The world’s longest flight may include a gym and bunk beds – with Cape Town targeted as a possible destination

Qantas Airways has pitted Boeing and Airbus up against each other in the hunt for aircraft to undertake unprecedented 20-hour trips halfway around the world.

According to Bloomberg, the Australian airline plans to fly non-stop from Sydney to New York and London by 2022 as part of a set of marathon routes that will be the world’s longest commercial services.

Qantas has previously indicated that if the first routes prove viable in 2022, direct connections from major cities in the Americas, Europe and Africa to Australia could follow.

The airline said that this could include possible trips to Cape Town in South Africa.

Speaking to Bloomberg, Qantas CEO, Alan Joyce, said that he is squeezing the two airline manufacturers for every dollar to make ‘Project Sunrise’ viable.

“We’re going to have a great competition between Boeing and Airbus and that will help us make the business case work,” Joyce said.

“I had an executive from Boeing tell me it was like the space race, the first person to get to the moon.”

He added that both Boeing and Airbus have planes that can do the job.

A flight with a gym?

In a 2018 interview, Joyce indicated that these long-haul flights could differ drastically from current airline offerings, with cabin interiors geared toward surviving such marathon flights.

There’s scope to incorporate bunk beds, child-care facilities and even somewhere to work out, Joyce said.

“We’re challenging ourselves to think outside the box.”

“Would you have the space used for other activities – exercise, bar, creche, sleeping areas and berths? Boeing and Airbus have been actually quite creative in coming up with ideas.”

In a research report published by Qantas at the end of January, the airline indicated that stationary exercise bikes and virtual reality relaxation were also possibilities for futuristic long-haul flights.

The airline said it had been conducting focus group research as well as surveying customers as they step off the direct London to Perth services to capture their experience, suggestions and feedback.

CEO for Qantas International, Alison Webster, said the new research is showing increased interest towards physical wellbeing, state of mind and personal time and space.

“Customer feedback from the Perth to London flight has exceeded expectations, especially in relation to the time saved by skipping the traditional stopover and going direct to their destination,”she said.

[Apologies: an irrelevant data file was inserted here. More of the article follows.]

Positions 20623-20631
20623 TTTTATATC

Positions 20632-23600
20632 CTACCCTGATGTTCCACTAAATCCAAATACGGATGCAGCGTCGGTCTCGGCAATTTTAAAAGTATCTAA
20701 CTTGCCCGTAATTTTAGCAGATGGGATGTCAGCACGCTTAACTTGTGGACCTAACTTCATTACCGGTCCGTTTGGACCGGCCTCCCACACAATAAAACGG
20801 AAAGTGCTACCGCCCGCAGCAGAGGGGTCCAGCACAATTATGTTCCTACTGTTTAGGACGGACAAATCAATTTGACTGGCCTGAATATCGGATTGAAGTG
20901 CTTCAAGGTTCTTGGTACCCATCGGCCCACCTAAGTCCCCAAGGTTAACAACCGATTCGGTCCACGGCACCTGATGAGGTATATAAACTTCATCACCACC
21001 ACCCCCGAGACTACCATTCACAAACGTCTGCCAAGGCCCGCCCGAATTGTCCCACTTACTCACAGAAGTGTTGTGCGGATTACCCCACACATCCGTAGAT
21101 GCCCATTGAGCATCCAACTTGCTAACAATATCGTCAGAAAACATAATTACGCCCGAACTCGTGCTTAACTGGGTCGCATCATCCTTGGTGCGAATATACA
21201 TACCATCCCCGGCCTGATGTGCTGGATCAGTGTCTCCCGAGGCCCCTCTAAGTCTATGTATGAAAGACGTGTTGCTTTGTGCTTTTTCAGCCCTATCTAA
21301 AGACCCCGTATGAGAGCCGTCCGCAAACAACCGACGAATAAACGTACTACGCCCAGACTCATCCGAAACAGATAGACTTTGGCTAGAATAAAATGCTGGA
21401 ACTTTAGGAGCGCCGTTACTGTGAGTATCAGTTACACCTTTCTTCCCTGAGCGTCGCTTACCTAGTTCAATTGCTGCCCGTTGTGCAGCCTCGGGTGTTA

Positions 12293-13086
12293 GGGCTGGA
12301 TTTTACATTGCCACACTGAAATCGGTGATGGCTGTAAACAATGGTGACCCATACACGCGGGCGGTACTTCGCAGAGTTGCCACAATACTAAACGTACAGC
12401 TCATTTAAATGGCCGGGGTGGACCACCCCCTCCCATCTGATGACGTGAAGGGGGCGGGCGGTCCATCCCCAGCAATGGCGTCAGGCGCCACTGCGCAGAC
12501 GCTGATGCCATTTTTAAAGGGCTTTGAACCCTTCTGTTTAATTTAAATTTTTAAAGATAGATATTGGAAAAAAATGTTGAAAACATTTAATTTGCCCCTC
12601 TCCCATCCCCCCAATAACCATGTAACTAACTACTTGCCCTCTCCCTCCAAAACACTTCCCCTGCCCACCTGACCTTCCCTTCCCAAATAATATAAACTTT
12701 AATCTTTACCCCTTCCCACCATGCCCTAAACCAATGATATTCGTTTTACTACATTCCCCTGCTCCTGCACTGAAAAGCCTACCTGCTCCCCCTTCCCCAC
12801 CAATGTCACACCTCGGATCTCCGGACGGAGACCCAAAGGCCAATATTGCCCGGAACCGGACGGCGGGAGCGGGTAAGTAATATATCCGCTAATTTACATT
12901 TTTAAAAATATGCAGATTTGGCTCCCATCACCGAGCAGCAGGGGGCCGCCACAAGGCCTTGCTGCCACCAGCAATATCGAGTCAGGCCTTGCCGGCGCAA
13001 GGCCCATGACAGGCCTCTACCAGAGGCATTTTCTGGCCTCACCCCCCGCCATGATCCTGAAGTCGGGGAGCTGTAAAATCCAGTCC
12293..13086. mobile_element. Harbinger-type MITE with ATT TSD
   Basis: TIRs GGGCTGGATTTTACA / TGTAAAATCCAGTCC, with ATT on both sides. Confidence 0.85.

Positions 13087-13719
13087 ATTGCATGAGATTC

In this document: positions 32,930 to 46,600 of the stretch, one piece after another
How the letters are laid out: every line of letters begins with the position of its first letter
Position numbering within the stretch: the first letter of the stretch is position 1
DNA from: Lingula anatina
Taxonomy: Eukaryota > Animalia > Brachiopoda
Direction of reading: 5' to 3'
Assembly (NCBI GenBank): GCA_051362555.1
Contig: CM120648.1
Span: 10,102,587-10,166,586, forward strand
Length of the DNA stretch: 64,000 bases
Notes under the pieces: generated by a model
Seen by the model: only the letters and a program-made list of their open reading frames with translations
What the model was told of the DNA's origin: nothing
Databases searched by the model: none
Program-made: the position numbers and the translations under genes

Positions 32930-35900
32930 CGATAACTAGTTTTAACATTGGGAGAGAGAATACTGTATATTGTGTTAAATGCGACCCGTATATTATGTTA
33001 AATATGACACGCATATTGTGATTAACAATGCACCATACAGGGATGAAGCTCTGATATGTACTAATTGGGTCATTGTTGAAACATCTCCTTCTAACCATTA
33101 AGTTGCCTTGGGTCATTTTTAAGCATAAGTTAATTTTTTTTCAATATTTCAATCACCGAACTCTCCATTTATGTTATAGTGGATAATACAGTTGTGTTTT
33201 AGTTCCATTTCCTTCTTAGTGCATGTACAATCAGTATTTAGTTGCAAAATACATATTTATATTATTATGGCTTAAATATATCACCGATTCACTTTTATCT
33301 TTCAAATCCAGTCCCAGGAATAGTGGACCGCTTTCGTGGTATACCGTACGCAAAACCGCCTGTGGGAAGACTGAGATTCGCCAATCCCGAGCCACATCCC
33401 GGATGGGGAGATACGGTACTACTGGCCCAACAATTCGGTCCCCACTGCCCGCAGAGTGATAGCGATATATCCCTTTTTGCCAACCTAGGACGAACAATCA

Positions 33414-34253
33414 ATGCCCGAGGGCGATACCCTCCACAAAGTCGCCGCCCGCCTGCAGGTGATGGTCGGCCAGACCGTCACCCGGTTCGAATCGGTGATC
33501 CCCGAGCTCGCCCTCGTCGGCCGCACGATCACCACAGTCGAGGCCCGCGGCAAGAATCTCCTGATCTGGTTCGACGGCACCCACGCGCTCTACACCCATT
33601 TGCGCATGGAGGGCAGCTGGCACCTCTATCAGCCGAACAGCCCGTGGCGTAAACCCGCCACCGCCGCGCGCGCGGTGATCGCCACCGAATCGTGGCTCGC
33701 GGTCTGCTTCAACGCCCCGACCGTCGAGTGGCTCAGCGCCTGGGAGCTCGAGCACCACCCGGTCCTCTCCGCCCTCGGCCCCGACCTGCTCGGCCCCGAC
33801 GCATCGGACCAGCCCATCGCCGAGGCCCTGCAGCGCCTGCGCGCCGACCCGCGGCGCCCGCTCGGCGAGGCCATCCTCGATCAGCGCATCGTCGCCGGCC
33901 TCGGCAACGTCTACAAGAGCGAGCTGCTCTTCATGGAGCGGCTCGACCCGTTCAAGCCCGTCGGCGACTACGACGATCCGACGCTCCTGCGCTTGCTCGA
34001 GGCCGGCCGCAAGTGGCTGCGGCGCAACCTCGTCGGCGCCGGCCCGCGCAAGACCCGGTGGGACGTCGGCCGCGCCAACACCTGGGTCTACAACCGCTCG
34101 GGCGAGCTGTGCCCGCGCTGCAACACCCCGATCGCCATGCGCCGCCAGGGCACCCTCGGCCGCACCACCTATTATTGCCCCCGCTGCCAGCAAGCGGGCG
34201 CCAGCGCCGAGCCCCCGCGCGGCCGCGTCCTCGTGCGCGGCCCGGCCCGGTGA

“The engagement and enthusiasm we’re seeing from this research highlights how passionate our customers are to be a part of the evolution of ultra-long-haul travel.”

“Our job now is to determine where the most demand is and create this cabin in a way that makes it both affordable for customers and commercially viable for the airline. Everything is on the table and we are excited about what innovations may come from this research.”

The top five most frequent suggestions from customers for Project Sunrise include:

  • Provide ‘sense of separation’ experiences where passengers can be social but then “zone out” with either virtual reality relaxation zones, audio mindfulness experiences, or through the broader inflight entertainment;
  • Spaces to do gentle exercise/stretches, promoting circulation and comfort;
  • Wireless, noise cancelling headsets;
  • Innovative cabin designs across the entire aircraft, considering both seat and non-seat spaces to focus on a broad range of traveller needs including comfort, sleep, dining, entertainment and state of mind;
  • An inflight cafe offering both alcoholic and non-alcoholic beverages including wine, fresh juices, herbal teas and tisanes and mocktails along with snacks including dips with vegetable sticks as well as “treat foods”.

Read: This South African restaurant has been named the best in the world in 2019

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The world’s longest flight may include a gym and bunk beds – with Cape Town targeted as a possible destination